By the time Christopher Columbus set sail in 1492, this Doctrine of Discovery was a well-established idea in the Christian world. When he reached the Americas, Columbus performed a ceremony to "take possession" of all lands "discovered," meaning all territory not occupied by Christians. Upon his return to Europe in 1493, Pope Alexander VI issued the bull Inter Cetera, granting Spain the right to conquer the lands that Columbus had already "discovered" and all lands that it might come upon in the future. This decree also expressed the Pope's wish to convert the natives of these lands to Catholicism in order to strengthen the "Christian Empire."
In 1573 Pope Paul II issued the papal bull Sublimis Deus, which denounced the idea that Native Americans "should be treated like irrational animals and used exclusively for our profit and our service," and Pope Urban VIII (1623-1644) formally excommunicated anyone still holding Indian slaves. By this time, however, the Doctrine of Discovery was deeply rooted and led nonetheless to the conquest of non-Christian lands and people in every corner of the world. Although the U.S. was founded on freedom from such tyranny, the idea that white people and Christians had certain divine rights was nevertheless ingrained in the young nation's policies. The slave trade, for example, and centuries of violence against black people depended upon the idea that non-Whites were less than human. The theft of Native American lands required a similar justification.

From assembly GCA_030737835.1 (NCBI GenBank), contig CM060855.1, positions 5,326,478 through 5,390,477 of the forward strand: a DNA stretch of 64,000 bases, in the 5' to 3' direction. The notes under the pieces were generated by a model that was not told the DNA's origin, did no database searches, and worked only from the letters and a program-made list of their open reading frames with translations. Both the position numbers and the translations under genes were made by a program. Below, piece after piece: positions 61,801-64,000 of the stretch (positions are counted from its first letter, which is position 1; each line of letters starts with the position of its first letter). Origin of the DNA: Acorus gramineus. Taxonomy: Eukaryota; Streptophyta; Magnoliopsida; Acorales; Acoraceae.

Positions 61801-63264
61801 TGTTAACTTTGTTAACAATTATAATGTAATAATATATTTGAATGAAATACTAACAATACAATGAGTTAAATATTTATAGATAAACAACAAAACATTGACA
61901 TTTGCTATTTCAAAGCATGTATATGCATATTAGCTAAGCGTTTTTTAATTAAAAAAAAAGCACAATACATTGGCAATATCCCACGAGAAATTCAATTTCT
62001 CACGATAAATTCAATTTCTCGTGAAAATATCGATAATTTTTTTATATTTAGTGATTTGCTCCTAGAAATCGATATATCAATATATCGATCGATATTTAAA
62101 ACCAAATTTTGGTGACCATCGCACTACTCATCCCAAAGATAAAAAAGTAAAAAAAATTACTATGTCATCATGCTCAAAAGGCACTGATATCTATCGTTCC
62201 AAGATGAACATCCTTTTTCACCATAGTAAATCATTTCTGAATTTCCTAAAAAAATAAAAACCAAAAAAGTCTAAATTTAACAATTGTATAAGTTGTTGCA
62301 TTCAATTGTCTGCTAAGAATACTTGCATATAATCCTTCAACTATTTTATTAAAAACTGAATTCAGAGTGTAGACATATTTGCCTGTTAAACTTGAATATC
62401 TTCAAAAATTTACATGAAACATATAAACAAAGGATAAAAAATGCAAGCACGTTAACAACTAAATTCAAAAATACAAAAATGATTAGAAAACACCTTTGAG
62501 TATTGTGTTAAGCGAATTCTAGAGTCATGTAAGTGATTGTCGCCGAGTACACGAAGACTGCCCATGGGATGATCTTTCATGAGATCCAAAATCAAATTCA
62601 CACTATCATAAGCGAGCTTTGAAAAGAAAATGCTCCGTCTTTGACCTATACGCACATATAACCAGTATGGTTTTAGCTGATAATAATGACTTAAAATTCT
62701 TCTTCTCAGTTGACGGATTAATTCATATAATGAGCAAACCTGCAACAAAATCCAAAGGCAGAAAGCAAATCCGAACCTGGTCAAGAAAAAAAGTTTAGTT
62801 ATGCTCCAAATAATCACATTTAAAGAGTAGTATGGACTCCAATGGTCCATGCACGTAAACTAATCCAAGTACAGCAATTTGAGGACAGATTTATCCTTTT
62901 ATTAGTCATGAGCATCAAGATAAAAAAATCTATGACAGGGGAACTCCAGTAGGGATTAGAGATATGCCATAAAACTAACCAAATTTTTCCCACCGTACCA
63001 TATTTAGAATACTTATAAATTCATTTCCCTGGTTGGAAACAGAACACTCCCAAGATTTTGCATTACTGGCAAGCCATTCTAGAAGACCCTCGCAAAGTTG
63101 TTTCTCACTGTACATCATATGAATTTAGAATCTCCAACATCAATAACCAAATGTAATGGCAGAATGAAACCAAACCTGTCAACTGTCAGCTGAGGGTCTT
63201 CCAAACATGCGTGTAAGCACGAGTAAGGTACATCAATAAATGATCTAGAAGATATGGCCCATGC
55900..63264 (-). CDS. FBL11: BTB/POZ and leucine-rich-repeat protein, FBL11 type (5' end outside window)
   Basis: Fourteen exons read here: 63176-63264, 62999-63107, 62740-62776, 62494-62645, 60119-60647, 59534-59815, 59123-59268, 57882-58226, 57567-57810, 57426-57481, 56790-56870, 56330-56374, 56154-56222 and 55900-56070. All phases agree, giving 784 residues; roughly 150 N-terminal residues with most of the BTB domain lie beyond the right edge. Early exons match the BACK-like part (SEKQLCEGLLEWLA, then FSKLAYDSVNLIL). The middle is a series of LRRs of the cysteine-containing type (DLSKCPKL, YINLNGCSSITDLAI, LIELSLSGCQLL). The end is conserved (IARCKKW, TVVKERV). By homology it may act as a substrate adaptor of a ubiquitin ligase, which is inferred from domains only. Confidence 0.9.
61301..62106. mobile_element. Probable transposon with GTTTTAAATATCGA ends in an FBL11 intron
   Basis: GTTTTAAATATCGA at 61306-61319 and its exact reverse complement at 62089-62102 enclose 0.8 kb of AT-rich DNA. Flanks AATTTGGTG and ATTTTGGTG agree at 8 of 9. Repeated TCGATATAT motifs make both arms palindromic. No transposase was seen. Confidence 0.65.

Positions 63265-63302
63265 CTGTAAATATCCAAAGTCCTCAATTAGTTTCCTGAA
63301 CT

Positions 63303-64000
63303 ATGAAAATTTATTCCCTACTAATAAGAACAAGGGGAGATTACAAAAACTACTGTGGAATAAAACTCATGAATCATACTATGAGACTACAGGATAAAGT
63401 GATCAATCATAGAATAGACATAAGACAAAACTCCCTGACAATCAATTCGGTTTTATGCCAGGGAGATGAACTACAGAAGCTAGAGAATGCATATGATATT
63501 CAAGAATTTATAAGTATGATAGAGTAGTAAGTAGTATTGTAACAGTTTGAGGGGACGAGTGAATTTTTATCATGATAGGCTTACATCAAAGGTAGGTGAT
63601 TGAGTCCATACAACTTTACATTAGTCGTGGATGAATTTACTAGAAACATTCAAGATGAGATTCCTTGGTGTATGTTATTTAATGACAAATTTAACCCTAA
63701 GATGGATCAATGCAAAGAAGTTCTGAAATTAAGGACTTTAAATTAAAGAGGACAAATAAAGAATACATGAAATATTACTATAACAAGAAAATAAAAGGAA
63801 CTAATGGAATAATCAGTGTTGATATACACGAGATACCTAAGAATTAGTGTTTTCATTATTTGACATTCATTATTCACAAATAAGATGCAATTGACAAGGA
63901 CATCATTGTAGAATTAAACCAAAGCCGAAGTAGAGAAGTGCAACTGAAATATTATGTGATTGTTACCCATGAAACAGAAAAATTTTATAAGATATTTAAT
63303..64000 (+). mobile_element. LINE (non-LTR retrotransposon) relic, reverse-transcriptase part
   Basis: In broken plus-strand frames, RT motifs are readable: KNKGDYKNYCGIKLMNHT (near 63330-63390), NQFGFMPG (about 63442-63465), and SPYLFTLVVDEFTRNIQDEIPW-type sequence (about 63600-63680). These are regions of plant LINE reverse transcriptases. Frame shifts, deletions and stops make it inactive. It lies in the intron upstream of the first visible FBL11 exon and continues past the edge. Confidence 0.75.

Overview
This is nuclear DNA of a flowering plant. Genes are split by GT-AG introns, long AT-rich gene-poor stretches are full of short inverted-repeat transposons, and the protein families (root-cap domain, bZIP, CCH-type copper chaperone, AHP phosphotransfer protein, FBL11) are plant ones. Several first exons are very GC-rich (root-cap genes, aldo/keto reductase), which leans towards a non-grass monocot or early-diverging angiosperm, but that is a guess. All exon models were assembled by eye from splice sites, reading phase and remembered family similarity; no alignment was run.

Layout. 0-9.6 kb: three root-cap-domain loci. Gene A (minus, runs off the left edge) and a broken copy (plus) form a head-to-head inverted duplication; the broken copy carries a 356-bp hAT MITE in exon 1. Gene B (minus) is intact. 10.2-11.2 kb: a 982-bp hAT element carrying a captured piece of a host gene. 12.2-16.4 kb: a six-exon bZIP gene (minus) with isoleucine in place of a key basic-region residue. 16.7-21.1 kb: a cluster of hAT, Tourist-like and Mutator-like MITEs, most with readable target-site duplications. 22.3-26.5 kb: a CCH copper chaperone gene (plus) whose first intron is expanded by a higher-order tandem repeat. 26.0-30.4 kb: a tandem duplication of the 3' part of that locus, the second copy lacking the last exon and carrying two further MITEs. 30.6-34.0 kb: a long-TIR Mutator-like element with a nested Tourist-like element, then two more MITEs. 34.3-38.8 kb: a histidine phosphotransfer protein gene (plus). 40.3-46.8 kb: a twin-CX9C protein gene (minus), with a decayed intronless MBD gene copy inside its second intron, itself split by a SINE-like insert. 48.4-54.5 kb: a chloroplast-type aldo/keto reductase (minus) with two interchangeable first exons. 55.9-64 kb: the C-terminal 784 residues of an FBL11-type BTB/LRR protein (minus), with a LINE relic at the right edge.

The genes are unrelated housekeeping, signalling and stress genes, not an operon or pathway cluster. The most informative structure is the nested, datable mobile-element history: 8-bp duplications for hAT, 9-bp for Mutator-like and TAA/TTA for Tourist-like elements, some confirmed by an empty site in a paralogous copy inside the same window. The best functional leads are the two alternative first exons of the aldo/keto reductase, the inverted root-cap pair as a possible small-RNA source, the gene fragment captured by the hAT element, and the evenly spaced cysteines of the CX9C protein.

In 1823, the Doctrine of Discovery was written into U.S. law as a way to deny land rights to Native Americans in the Supreme Court case, Johnson v. McIntosh. It is ironic that the case did not directly involve any Native Americans since the decision stripped them of all rights to their independence. In 1775, Thomas Johnson and a group of British investors bought a tract of land from the Piankeshaw Indians. During the Revolutionary War, this land was taken from the British and became part of the U.S. in the "County of Illinois." In 1818, the U.S. government sold part of the land to William McIntosh, a citizen of Illinois. This prompted Joshua Johnson, the heir to one of the original buyers, to claim the land through a lawsuit (which he later lost).
In a unanimous decision, Chief Justice John Marshall wrote that the Christian European nations had assumed complete control over the lands of America during the "Age of Discovery." Upon winning independence in 1776, he noted, the U.S. inherited authority over these lands from Great Britain, "notwithstanding the occupancy of the natives, who were heathens…" According to the ruling, American Indians did not have any rights as independent nations, but only as tenants or residents of U.S. land. For Joshua Johnson, this meant that the original sale of land by the Piankeshaws was invalid because they were not the lawful owners. For Native Americans, this decision foreshadowed the Trail of Tears and a hundred years of forced removal and violence. Despite recent efforts to have the case repealed as a symbol of good will, Johnson v. McIntosh has never been overruled and remains good law.
In 1845, a democratic leader and prominent editor named John L. O'Sullivan gave the Doctrine of Discovery a uniquely American flavor when he coined the term Manifest Destiny to defend U.S. expansion and claims to new territory: